I think the real issue is guys with 2 boxes think they rule the world, and horace bell's of the world have the bees, the money, and make quality hives, in times and numbers that seem magical So what if they were made up. if theirs brood and pollen in those frames, its a nuc. I think it would be better to introduce the queen tomorrow, without that stressful ride to try and supersede her as opposed to accept her. But that would definitely not be a package.

  11. #11
    Join Date
    Sep 2009
    Location
    Millbury, MA, USA
    Posts
    1,847

    Default Re: What are the legal issues in selling packages as nucs.

    I sold many nucs this year. They were inspected by the MA bee inspector BEFORE I delivered them. I believe this guarantees a disease free nuc and that it is an established nuc.

    When I bought nucs in the past I always looked for brood and frames of bees before I took delivery. I give buyers that right and usually open the nuc for them before I accept payment.

  12. #12
    Join Date
    Jun 2009
    Location
    whatcom co, WA
    Posts
    110

    Default Re: What are the legal issues in selling packages as nucs.

    You're confused. A package is bulk bees with a queen in cage.

    A nuc is frames with brood with queen.

    Shaking 3 pounds of bees into a box and selling it as a nuc would be wrong. 3-4 frames of brood in a box with a caged queen, sold as a nuc, and described AS SUCH (with a caged queen) is normal. It is the buyers responsibility to ask questions such as how long has queen been laying? Did the queen lay the brood or is the nuc made up with frames of brood and a caged queen? Of course the honest producer would also be wise to disclose this to the consumer, especially newbies...who don't know to ask. Most beekeepers know to ask this, as it obviously impacts their results.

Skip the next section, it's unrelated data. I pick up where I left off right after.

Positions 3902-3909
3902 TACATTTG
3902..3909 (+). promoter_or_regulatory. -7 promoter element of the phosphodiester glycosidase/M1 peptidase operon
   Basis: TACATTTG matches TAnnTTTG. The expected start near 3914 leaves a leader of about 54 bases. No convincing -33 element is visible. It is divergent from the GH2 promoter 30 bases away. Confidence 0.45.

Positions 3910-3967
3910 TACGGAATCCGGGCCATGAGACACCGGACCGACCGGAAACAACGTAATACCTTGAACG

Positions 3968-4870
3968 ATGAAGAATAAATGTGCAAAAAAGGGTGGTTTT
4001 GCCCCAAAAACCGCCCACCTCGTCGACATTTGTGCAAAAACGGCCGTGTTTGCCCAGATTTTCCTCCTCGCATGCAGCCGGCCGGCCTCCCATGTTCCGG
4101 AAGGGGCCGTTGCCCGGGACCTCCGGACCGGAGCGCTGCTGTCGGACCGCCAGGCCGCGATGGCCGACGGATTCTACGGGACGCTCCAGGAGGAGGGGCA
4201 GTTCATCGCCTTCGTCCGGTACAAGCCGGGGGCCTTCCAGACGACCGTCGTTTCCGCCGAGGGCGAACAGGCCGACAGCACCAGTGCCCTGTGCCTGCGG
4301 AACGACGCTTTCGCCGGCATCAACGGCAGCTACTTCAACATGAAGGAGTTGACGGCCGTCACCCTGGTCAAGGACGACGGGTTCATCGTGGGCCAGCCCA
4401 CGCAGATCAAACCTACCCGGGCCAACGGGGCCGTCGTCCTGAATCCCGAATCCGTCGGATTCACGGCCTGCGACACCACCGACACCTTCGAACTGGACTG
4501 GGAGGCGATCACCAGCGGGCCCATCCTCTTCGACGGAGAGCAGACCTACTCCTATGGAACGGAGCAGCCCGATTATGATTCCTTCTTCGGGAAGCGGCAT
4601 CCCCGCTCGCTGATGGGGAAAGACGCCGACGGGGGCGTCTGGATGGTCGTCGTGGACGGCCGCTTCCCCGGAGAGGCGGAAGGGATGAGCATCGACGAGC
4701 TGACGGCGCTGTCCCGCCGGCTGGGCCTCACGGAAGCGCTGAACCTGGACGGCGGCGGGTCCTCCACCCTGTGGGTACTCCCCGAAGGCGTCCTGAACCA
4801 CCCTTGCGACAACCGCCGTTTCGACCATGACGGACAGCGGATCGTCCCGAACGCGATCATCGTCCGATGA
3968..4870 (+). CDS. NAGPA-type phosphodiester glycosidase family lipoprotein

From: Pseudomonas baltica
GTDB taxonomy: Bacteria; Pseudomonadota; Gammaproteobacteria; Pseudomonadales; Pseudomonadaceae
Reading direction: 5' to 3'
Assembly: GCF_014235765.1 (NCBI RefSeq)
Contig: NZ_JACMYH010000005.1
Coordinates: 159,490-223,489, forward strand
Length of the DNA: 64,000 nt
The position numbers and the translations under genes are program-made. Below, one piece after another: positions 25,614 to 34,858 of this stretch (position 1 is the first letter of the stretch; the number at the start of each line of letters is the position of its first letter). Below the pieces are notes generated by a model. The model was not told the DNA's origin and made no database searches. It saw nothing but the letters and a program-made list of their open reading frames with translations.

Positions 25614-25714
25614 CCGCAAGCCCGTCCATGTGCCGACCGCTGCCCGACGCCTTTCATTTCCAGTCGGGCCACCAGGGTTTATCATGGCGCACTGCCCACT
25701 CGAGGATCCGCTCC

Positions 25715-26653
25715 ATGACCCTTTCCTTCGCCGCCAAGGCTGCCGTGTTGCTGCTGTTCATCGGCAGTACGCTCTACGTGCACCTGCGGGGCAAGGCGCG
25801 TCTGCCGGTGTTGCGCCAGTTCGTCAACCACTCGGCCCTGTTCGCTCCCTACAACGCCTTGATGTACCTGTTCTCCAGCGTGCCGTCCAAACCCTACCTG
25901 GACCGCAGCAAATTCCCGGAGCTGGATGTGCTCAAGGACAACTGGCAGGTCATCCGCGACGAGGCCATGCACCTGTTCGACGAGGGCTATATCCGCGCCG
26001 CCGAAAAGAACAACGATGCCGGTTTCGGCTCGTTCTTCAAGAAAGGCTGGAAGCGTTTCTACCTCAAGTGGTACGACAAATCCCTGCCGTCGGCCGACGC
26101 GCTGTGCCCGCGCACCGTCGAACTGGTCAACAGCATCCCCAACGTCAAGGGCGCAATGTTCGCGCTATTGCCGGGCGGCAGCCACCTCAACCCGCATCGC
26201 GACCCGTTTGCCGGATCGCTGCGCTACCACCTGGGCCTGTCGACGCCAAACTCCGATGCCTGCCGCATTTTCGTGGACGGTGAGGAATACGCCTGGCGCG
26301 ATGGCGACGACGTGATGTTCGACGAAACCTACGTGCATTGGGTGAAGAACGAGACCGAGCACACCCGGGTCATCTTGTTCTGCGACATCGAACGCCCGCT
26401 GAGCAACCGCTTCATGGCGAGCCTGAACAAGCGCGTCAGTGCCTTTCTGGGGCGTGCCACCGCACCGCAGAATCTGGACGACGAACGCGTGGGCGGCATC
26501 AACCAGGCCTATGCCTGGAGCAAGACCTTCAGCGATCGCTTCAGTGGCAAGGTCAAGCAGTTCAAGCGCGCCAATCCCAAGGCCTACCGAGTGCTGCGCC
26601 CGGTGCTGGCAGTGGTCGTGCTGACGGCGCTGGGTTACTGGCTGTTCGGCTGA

The "nucs" or starter hives I sell are made up with frames of brood and a (new, current year) queen that has been released and laying for long enough for me to see new capped brood. Actually I make them up with cells though, so the hive raised the queen. Does this make them better? Not necessarily.

    I have not bought nucs recently but the ones I bought generally were advertised as a nuc with a (new, this year's) queen. They were made up with 2-4 frames of brood and a caged queen, released, and sold to me when queen had been laying for long enough to get established (2-3+ weeks). I asked to determine how many frames of brood I could expect, and also asked about the queen. THIS IS NOT A PACKAGE. Nor is 4 frames of brood with a caged queen.

  13. #13
    Join Date
    Jan 2011
    Location
    Great Falls Montana
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    4,067

    Default Re: What are the legal issues in selling packages as nucs.

    I have bought five good frames of mostly brood covered with bees with very adequate stores of pollen and honey. They are made up the day before and a queen cage is put in each. On the third day after that queen has been in the aggregation of bees and brood and placed in my equipment, I release the queen. Whatever you call these units which I recieved in the middle of April, there are bees in two boxes and I have just supered the first. The package of bees I got two weeks later, is now on six or seven frames! The first cost $100 and the package $90. It was a good package with maybe 25 dead bees in the bottom. Which was the better deal? A name is not nearly as important as the product. If you are close enough to Spokane to go get them, I highly recommend these Sunrise Honey 'not nucs':<}